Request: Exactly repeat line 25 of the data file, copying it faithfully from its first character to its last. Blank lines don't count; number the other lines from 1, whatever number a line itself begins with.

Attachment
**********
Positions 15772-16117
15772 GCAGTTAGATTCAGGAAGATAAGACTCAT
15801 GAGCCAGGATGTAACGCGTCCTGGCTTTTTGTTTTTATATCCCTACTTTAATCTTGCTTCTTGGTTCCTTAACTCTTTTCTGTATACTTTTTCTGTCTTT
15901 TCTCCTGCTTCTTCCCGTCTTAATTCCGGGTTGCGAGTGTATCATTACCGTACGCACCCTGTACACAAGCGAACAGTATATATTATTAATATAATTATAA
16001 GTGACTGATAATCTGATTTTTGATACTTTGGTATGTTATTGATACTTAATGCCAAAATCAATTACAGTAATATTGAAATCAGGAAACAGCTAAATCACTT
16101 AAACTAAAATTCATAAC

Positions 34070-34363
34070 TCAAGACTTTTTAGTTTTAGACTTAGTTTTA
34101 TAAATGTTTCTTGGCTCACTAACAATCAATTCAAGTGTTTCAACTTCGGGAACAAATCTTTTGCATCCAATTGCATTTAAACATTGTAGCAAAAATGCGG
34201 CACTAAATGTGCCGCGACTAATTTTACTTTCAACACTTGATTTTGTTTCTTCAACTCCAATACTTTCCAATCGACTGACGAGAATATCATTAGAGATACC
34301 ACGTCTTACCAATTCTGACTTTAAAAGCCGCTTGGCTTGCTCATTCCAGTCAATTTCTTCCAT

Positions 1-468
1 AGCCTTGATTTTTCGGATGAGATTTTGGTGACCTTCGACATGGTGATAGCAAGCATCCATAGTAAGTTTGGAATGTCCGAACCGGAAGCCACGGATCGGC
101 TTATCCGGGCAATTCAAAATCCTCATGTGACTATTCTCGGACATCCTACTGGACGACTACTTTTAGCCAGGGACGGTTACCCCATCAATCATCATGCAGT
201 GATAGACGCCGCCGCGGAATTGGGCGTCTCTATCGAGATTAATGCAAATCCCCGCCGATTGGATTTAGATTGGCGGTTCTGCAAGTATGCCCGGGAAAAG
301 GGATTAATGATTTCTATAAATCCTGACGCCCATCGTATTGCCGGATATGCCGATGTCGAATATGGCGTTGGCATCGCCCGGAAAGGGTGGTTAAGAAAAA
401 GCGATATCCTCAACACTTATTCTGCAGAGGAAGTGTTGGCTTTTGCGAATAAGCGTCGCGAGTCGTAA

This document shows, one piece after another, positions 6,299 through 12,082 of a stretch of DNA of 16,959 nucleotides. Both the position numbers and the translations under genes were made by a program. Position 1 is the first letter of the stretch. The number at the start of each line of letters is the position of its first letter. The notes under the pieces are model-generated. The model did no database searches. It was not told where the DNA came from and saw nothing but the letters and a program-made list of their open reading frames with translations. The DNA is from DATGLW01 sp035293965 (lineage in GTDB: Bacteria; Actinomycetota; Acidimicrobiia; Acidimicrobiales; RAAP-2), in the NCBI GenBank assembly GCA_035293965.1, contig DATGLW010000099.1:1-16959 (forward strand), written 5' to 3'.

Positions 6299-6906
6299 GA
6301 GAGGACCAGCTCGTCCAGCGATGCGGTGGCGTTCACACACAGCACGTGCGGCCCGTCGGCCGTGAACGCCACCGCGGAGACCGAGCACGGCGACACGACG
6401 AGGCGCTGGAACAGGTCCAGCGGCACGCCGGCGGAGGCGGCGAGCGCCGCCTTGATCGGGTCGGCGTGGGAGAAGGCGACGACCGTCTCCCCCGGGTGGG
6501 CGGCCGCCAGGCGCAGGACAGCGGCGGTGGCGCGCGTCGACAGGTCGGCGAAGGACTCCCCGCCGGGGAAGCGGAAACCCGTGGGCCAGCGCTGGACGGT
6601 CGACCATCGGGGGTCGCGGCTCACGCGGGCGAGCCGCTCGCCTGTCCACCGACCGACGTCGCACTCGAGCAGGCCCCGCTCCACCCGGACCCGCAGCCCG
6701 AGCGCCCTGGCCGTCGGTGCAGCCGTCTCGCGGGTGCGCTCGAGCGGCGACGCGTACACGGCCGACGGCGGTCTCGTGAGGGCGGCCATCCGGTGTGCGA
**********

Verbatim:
6701 AGCGCCCTGGCCGTCGGTGCAGCCGTCTCGCGGGTGCGCTCGAGCGGCGACGCGTACACGGCCGACGGCGGTCTCGTGAGGGCGGCCATCCGGTGTGCGA